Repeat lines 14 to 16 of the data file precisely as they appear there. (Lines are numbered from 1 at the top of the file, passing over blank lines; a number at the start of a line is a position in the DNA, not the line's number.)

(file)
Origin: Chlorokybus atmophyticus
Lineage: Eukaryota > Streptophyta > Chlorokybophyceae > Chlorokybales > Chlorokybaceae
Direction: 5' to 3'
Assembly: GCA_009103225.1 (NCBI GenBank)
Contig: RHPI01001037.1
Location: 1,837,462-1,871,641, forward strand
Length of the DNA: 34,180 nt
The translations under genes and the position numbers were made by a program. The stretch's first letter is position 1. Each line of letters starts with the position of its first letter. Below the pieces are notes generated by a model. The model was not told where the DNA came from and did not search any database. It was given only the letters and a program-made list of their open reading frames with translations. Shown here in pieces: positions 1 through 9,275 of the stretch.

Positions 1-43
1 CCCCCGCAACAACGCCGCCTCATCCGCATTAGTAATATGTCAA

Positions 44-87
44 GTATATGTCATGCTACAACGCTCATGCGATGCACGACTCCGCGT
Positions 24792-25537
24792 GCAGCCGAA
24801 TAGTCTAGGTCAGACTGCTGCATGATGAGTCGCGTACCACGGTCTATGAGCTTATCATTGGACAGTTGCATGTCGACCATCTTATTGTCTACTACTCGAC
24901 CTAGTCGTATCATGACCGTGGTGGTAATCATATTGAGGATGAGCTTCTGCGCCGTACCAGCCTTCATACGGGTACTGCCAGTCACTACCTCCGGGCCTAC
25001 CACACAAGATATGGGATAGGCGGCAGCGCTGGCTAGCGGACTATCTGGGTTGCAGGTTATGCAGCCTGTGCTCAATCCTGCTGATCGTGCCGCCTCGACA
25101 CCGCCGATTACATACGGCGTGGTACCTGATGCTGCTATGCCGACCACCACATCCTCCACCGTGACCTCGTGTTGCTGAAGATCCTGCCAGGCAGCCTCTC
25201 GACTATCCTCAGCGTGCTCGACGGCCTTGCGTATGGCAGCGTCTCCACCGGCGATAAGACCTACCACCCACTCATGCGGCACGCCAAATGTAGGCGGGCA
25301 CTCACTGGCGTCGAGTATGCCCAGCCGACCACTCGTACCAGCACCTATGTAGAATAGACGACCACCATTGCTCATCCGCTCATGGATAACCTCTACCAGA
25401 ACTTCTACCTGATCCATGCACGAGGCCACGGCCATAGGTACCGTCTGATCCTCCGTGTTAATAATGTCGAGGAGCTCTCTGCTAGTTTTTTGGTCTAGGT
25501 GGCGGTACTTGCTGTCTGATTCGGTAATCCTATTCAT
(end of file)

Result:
24792 GCAGCCGAA
24801 TAGTCTAGGTCAGACTGCTGCATGATGAGTCGCGTACCACGGTCTATGAGCTTATCATTGGACAGTTGCATGTCGACCATCTTATTGTCTACTACTCGAC
24901 CTAGTCGTATCATGACCGTGGTGGTAATCATATTGAGGATGAGCTTCTGCGCCGTACCAGCCTTCATACGGGTACTGCCAGTCACTACCTCCGGGCCTAC